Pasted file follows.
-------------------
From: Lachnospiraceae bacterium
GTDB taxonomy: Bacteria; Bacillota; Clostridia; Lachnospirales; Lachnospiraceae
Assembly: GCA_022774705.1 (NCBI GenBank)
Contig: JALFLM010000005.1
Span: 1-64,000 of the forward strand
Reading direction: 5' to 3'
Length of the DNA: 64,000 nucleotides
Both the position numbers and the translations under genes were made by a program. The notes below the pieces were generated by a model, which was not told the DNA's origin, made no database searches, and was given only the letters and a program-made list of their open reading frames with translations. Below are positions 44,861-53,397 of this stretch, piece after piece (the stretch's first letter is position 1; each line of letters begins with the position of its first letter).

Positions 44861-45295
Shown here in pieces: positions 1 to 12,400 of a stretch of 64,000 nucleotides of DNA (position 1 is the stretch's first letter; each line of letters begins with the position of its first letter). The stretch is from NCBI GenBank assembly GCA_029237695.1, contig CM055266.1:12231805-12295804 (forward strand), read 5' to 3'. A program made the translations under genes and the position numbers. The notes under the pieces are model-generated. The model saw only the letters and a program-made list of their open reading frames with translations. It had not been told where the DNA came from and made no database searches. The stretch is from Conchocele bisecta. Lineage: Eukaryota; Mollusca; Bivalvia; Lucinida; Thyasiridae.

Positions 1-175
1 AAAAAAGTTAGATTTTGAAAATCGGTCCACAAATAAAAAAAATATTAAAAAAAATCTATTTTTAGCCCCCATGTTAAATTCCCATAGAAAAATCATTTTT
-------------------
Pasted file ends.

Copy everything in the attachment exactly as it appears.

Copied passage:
From: Lachnospiraceae bacterium
GTDB taxonomy: Bacteria; Bacillota; Clostridia; Lachnospirales; Lachnospiraceae
Assembly: GCA_022774705.1 (NCBI GenBank)
Contig: JALFLM010000005.1
Span: 1-64,000 of the forward strand
Reading direction: 5' to 3'
Length of the DNA: 64,000 nucleotides
Both the position numbers and the translations under genes were made by a program. The notes below the pieces were generated by a model, which was not told the DNA's origin, made no database searches, and was given only the letters and a program-made list of their open reading frames with translations. Below are positions 44,861-53,397 of this stretch, piece after piece (the stretch's first letter is position 1; each line of letters begins with the position of its first letter).

Positions 44861-45295
Shown here in pieces: positions 1 to 12,400 of a stretch of 64,000 nucleotides of DNA (position 1 is the stretch's first letter; each line of letters begins with the position of its first letter). The stretch is from NCBI GenBank assembly GCA_029237695.1, contig CM055266.1:12231805-12295804 (forward strand), read 5' to 3'. A program made the translations under genes and the position numbers. The notes under the pieces are model-generated. The model saw only the letters and a program-made list of their open reading frames with translations. It had not been told where the DNA came from and made no database searches. The stretch is from Conchocele bisecta. Lineage: Eukaryota; Mollusca; Bivalvia; Lucinida; Thyasiridae.

Positions 1-175
1 AAAAAAGTTAGATTTTGAAAATCGGTCCACAAATAAAAAAAATATTAAAAAAAATCTATTTTTAGCCCCCATGTTAAATTCCCATAGAAAAATCATTTTT